Millennium Bridge, Newcastle

Millennium Bridge, Newcastle, England

This evening, I am focusing on a what I find to be a stunning piece of post-industrial city architecture as manifested in the waterfront at Newcastle on Tyne and Gateshead in North East England. To an extent this is similar to developments at my home base of Glasgow, a city which shares a similar ,traditional heavy engineering and shipbuilding heritage dating back to the Industrial Revolution.

The waterfront at Newcastle/Gateshead has been transformed into a dynamic, visitor friendly environment helped by some very innovative architecture and design illustrations of which are provided above and below.

Above is the Gateshead Millennium Bridge, designed for pedestrians and cyclists by architects, Wilkinson Eyre and engineers, Gifford.

Below is the The Sage, Gateshead. This is a centre for musical education, performances and conferences. Made from curved glass and stainless steel. Designed by structural engineers,Foster & Partners, Buro Happold with Mott MacDonald (building services) and Arup (acoustics).

The Sage, Gateshead

The Sage, Gateshead, England

This is the famous Angel of the North. Although some distance from the waterfront I am including in this post because of the importance of this popular piece of public art in context of the regeneration and reinvention of the North East. The  steel structure is the work of Antony Gormley, dates from 1998, is 20m high and weighs 200 tonnes. Also a visitor attraction.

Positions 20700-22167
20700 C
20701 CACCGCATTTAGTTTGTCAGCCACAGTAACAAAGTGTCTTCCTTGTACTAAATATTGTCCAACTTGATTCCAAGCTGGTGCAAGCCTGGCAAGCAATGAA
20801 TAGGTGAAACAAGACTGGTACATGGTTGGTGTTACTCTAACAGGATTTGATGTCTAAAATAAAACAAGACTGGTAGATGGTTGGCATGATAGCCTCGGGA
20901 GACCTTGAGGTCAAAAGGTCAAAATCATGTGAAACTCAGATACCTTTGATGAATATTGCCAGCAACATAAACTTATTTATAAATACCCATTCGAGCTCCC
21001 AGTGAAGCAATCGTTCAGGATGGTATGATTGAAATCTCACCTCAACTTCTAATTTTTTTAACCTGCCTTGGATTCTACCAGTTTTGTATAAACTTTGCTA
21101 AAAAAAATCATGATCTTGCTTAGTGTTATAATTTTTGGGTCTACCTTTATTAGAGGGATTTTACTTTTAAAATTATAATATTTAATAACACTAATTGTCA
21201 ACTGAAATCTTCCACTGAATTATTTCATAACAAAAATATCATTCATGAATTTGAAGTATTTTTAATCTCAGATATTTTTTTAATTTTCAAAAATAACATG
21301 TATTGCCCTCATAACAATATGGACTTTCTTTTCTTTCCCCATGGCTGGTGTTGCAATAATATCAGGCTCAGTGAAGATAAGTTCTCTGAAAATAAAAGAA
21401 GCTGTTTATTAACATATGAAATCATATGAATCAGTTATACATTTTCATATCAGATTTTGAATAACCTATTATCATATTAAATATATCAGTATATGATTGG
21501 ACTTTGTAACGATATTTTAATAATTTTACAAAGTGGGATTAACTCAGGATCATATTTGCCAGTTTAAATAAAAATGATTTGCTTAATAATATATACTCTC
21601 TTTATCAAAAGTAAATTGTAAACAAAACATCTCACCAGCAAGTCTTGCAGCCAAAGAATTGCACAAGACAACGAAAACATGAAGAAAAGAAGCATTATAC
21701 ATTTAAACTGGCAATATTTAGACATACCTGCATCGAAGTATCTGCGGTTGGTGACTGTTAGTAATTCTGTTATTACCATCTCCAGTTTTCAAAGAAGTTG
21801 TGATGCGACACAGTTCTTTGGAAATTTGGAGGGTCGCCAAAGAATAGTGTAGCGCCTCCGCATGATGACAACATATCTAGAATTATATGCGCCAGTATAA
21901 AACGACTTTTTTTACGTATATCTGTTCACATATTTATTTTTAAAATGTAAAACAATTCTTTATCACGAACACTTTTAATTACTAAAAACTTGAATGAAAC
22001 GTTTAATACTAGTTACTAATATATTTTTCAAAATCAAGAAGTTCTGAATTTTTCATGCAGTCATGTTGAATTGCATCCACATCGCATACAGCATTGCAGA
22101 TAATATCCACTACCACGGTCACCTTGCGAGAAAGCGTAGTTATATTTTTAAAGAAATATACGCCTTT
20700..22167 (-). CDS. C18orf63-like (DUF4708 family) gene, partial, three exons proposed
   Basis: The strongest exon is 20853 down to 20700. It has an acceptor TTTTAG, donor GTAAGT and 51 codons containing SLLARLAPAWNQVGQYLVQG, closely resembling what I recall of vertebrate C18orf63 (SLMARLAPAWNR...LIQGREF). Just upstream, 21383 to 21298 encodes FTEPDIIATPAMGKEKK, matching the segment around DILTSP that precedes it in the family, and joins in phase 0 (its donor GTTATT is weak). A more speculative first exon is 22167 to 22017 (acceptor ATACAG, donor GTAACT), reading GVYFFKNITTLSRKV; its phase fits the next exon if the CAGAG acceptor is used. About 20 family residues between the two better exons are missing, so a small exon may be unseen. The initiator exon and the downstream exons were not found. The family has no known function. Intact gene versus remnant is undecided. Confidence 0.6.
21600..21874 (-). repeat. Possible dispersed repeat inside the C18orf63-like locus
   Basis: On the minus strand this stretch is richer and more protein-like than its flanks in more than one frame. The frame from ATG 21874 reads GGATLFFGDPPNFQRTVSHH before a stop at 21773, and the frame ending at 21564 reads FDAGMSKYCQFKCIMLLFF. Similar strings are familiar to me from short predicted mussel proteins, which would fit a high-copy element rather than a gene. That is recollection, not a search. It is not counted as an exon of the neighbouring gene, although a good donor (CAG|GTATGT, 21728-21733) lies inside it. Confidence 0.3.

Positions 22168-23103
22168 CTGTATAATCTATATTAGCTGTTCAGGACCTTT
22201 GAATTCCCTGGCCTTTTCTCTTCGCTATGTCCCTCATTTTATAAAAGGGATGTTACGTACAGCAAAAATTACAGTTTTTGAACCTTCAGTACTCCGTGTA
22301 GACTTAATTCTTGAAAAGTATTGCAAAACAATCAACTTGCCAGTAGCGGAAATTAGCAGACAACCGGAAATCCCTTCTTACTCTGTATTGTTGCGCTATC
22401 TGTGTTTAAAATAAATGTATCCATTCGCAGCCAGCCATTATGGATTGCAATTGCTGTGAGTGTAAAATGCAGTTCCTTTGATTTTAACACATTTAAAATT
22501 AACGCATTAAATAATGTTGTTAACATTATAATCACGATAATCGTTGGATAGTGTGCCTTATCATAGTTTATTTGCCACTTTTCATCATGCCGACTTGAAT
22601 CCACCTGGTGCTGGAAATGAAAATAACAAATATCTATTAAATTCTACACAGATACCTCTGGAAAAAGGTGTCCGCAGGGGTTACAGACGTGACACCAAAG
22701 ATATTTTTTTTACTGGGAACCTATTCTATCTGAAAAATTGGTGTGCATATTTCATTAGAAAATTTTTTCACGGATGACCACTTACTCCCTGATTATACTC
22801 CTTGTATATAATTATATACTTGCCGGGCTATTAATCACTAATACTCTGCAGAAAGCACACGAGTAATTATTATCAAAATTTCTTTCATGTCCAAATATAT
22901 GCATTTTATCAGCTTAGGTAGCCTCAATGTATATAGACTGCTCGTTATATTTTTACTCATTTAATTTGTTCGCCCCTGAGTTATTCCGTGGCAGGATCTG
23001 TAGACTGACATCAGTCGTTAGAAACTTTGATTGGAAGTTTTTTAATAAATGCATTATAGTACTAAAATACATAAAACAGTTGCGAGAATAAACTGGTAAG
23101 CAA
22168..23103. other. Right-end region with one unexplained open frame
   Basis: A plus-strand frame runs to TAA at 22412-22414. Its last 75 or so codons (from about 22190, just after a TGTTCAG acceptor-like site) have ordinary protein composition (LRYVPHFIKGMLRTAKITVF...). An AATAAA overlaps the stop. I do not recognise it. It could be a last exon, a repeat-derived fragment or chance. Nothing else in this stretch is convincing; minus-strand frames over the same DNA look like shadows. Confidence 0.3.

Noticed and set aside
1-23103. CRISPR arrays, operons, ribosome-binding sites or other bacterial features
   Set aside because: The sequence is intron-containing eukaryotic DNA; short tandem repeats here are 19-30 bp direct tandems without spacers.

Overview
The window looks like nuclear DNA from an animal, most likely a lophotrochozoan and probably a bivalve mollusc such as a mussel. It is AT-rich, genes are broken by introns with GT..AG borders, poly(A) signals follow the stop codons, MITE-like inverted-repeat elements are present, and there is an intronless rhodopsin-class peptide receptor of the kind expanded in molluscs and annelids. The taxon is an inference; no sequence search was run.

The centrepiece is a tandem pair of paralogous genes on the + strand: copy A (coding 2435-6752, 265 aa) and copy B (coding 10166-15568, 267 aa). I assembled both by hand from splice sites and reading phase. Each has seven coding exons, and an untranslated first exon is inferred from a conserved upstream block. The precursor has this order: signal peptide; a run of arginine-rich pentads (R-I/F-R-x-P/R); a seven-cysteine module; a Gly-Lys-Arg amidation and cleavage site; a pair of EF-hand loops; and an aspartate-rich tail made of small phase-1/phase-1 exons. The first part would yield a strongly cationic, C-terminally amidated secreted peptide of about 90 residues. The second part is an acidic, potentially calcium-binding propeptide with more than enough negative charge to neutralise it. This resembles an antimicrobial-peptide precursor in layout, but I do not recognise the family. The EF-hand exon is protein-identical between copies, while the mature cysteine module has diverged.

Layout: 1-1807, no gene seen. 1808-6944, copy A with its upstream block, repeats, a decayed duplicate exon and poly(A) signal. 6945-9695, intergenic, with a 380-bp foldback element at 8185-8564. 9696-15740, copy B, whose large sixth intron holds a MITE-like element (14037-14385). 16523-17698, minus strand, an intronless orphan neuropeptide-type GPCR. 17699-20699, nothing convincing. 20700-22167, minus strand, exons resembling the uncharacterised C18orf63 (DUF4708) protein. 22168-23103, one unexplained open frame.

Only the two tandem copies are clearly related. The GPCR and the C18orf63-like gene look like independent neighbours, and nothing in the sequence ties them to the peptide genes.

Angel of the North, Gateshead

Angel of the North, Gateshead, England

Here is the Baltic Centre for Contemporary Arts which started life as a flour mill in 1950 and was subsequently converted to an arts centre in 2002. Architect responsible for the conversion was Dominic Williams of Ellis Williams Architects.

Baltic Flour Mills, Gateshead

Baltic Flour Mills, Gateshead, England

Here is an image of the seven bridges over the River Tyne at the Newcastle waterfront.

Bridges over River Tyne

Bridges over River Tyne at Newcastle

Here is an interesting but, apparently, anonymous, building at the waterfront, I have been unable to find its name or function.

Waterfront Architecture, Newcastle on Tyne

Waterfront Architecture, Newcastle on Tyne, England

This swing bridge dates from 1876 and represents the latest in a succession of bridges at this crossing dating back some 800 years, and possibly back to Roman times. It operates using electrically driven hydraulic pumps. Built to accommodate shipping traffic associated with Newcastle’s shipbuilding industry.

Tyne Swing Bridge, Newcastle

Tyne Swing Bridge, Newcastle, England

Finally, here is an image of what appears to be a forest of bridges, taken from the Gateshead side of the river.

Bridges over River Tyne

Bridges over River Tyne, Newcastle

The civic authorities in the locality have done an excellent job in building on the long industrial history and heritage of the region to produce an impressive and diverse waterfront fit for the 21st century.

Refer also this blog post for more information on Tyneside.

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